The impact of work-family imbalances on women physicians

By Samar Mahmoud, PhD | Fact-checked by Barbara Bekiesz
Published May 27, 2022

Key Takeaways

  • Work-family integration encompasses the extent to which individuals are satisfied with their work and family roles.

  • Female physicians experience more work-family conflicts than male physicians, which can contribute to feelings of burnout and a desire to reduce work hours.

  • Healthcare organizations can improve physician work-family integration by introducing flexible work schedules, improving practice efficiency, and incorporating gender-specific mentorship opportunities for female physicians.

A career in medicine is characterized by long work hours, rigid schedules, and a prevailing culture of putting patient care above personal needs, placing healthcare workers at increased risk for conflicts between work and family or life responsibilities.

The concept of work-family integration updates the traditional term, “work-family balance.”

It’s defined as the extent to which people are satisfied with their work and family roles, as well as the various factors that influence an individual’s ability to integrate work and family.

Work-family integration

Conditions that result in poor work-family integration (defined as elevated work-family conflict) force an individual to choose between multiple competing interests due to time and resource constraints.

Feelings of dissatisfaction with work-family and work-life integration are more common among physicians compared with the general working population, and are strongly correlated with feelings of burnout and a desire to reduce work hours or leave medicine.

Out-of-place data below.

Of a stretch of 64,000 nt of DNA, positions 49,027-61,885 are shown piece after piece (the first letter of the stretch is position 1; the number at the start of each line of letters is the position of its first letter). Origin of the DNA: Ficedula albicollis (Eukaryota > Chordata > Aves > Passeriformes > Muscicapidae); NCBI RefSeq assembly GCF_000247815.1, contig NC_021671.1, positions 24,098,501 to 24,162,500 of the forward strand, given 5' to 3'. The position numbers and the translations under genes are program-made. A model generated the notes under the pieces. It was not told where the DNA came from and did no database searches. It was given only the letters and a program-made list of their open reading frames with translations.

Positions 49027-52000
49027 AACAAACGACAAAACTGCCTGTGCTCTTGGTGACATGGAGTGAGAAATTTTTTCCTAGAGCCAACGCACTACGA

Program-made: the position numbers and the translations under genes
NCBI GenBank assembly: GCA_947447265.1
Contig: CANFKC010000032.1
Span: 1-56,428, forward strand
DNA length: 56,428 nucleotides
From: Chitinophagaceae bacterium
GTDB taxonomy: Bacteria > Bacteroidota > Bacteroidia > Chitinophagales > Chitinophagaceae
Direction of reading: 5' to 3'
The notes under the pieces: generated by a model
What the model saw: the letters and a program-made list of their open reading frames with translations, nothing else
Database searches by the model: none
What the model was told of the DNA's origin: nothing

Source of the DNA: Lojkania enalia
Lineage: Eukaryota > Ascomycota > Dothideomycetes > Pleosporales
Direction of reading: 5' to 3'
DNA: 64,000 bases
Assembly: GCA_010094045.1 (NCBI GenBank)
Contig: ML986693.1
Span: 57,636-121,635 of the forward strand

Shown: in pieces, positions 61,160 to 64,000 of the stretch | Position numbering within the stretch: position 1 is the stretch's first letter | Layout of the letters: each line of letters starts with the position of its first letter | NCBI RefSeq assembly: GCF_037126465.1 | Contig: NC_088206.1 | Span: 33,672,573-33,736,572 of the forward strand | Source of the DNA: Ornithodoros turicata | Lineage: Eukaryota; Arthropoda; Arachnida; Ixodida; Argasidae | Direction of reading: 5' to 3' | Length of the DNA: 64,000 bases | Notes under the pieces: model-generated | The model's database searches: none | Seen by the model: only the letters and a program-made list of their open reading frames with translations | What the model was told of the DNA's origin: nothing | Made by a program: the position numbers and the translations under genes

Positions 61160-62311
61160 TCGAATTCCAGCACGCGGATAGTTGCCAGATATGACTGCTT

Physicians are also more likely to report that their careers have a negative impact on relationships with their children relative to the general working population. This effect is most pronounced for female physicians.

Factors affecting work-life integration

In a 2021 study of more than 4,300 physicians published in JAMA Network Open, work-life integration was measured using an eight-item scale, with work-life integration scores ranging from 0 to 100.[]

Higher scores indicated better work-life integration. Researchers found that female physicians had worse work-life integration scores than male physicians (52 vs 57). In addition, the largest gender gaps in work-life integration were documented for mid-career physicians (45 to 54 years old).

Overall, lower scores were correlated with being over age 35, being single, working more hours, and having more call nights. The specialties with the lowest work-life integration scores included emergency medicine, urology, general surgery, anesthesiology, and family medicine.